The Times was founded in 1886, and it and The Democrat continue, both evening papers. The Bettendorf News, The Scott County Tribune (Walcott), and the Catholic Messenger complete the list of present publications in the county. The first sermon in Scott County was preached by Rev. Elnathan Gavitt, a Methodist frontier missionary, who tramped over the country from Missouri to the falls of St. Anthony, before there was any Davenport, preaching to the red men. He held the first religious meeting in Davenport in D. C. Eldridge's home; Mr. and Mrs. Eldridge were hospitable to all later intinerant preachers, several of the first denominational meetings being held in their home. Father Samuel Mazzuchelli, the Roman Catholic missionary in the Upper Mississippi Valley, came to Davenport in 1836 where he was a guest of Antoine LeClaire, who gave the new diocese of Dubuque a block of land for the new St. Anthony's church of which ground was broken in 1838, and which was dedicated by Bishop Loras in the spring of 1839, the first church building in Davenport. Then came the good father J. A. M .Pelamourgues, the friend of everybody, Catholic and Protestant, who stayed nearly thirty years. The present St. Anthony's was built in 1853, the old building being included in the present parochial school. The diocese of Davenport was established in 1881, and the Rev. John McMullen was made bishop. He died in 1883. His successors have been the Rev. Henry Cosgrove (1883-1906), the Rev. James Davis made condjutor in .1904 ( 1906-1926), and the present bishop, the Rev. Henry F. Rohlman, who took charge of the diocese in 1927.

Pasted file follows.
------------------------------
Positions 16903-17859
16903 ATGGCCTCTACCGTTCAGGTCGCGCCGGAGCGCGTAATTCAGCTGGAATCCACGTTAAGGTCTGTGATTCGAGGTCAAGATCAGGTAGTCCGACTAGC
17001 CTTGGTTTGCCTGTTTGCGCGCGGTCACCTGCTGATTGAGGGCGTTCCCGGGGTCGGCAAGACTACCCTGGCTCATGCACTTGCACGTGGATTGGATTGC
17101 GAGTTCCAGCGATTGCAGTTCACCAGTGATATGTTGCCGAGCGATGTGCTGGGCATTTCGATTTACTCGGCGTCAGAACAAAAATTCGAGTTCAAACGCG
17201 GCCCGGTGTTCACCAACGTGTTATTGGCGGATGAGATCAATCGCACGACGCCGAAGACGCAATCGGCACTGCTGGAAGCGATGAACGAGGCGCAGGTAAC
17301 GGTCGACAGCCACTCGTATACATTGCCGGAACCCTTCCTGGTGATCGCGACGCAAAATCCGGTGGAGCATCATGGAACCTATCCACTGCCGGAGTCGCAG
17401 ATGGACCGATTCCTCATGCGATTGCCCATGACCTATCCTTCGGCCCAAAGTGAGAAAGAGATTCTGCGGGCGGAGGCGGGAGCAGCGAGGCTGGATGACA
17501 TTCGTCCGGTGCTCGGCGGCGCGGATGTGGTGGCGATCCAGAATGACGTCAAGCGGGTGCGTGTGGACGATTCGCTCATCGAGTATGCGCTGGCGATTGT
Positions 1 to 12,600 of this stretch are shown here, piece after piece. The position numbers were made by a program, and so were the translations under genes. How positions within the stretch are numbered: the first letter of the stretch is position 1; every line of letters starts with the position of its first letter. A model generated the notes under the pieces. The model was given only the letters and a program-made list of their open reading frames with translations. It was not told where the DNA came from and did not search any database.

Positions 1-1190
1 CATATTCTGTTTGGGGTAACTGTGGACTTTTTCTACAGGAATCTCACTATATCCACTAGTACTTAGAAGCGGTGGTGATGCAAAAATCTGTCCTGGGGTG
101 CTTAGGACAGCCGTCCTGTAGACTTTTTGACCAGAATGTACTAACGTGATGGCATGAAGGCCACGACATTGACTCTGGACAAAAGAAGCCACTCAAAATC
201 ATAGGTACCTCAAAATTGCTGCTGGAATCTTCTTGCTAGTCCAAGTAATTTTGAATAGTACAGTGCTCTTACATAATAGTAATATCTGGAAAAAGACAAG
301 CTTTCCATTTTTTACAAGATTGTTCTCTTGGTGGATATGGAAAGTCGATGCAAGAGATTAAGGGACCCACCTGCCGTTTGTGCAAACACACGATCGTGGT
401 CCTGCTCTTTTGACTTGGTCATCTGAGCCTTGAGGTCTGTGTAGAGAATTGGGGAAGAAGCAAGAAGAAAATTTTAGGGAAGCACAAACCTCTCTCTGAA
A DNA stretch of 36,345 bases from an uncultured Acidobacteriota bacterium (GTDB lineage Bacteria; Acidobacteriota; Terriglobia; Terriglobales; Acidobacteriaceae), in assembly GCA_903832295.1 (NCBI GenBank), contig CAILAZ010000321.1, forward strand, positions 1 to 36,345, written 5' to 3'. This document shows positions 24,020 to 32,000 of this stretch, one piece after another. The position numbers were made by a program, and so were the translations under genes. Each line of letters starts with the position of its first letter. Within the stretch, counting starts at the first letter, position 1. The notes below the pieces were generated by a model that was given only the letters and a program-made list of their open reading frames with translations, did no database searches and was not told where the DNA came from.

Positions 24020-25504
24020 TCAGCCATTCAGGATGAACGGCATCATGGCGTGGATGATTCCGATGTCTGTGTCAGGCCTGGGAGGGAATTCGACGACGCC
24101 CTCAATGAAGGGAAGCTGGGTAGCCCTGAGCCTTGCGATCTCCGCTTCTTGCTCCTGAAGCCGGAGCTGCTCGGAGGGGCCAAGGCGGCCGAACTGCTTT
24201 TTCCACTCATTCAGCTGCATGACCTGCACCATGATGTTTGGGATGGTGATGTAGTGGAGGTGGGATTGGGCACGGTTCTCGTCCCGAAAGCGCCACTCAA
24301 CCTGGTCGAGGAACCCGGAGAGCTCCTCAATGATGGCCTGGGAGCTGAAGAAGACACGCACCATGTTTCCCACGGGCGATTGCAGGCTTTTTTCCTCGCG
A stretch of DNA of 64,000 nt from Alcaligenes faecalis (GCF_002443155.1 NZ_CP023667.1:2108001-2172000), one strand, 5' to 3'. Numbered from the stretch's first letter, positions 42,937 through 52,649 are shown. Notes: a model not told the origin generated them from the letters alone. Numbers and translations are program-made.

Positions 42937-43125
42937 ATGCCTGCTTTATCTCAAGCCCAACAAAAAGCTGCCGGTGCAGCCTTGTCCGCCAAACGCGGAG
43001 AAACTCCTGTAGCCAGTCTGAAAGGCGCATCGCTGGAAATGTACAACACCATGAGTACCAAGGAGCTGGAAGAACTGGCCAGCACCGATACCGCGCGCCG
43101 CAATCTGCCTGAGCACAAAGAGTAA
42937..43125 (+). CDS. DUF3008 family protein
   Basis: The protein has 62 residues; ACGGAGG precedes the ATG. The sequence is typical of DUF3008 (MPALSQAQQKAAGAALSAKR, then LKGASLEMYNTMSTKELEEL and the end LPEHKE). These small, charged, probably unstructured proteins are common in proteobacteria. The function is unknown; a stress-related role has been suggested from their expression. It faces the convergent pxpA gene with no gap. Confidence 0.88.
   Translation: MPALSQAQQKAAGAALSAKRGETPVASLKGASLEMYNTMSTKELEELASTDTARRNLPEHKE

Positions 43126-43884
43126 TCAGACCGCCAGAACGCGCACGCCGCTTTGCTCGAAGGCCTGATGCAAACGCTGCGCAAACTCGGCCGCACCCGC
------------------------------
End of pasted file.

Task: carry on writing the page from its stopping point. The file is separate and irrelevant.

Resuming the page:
The first Protestant church organization was Presbyterian, which began April 28, 1838, with ten members. Mrs. Ann Mitchell. the mother of Judge G. C. R. Mitchell, was the effective mother of the new church society, which had hard times during its early years. Hummels, the school teacher, preached for a time. The first stated minister was the Rev. Samuel Cleland, who came in 1843.

The Rev. Mr. Gavitt got a small group of Methodists together in Rockingham in 1835, with William L. Cook and his wife as leading members. In 1839 Mr. and Mrs. Cook withdrew from the Rockingham society to organize a class in Davenport, of which he remained the leader for many years. The first Methodist church building , like mast of the other Protestant churches, was built on a lot given by Antoine LeClaire, whose generosity knew no sectarian limits. The Fourteenth Street Methodist church was a later development; both that and the First church are now merged into St. Johns.

The first Episcopal service was held in 1837 by Bishop Chase of Illinois. Trinity church was organized in 1841. Davenport became the seat of the diocese of Iowa in 1854, under the direction of Bishop Jackson Kemper, missionary bishop of the northwest. The first resident bishop was the Rev. Henry W. Lee, who presided over the diocese from 1854 to 1874. Succeeding bishops have been the Rev. W. S. Perry, the Rev. Theodore Morrison, and the Rev. H. S. Longley. The Baptists organized at the home of John M. Eldridge in 1839, The Rev. Samuel Fowler was the first minister. The Christian church dates from 1839; its first meetings were held at the home of D. C. Eldridge.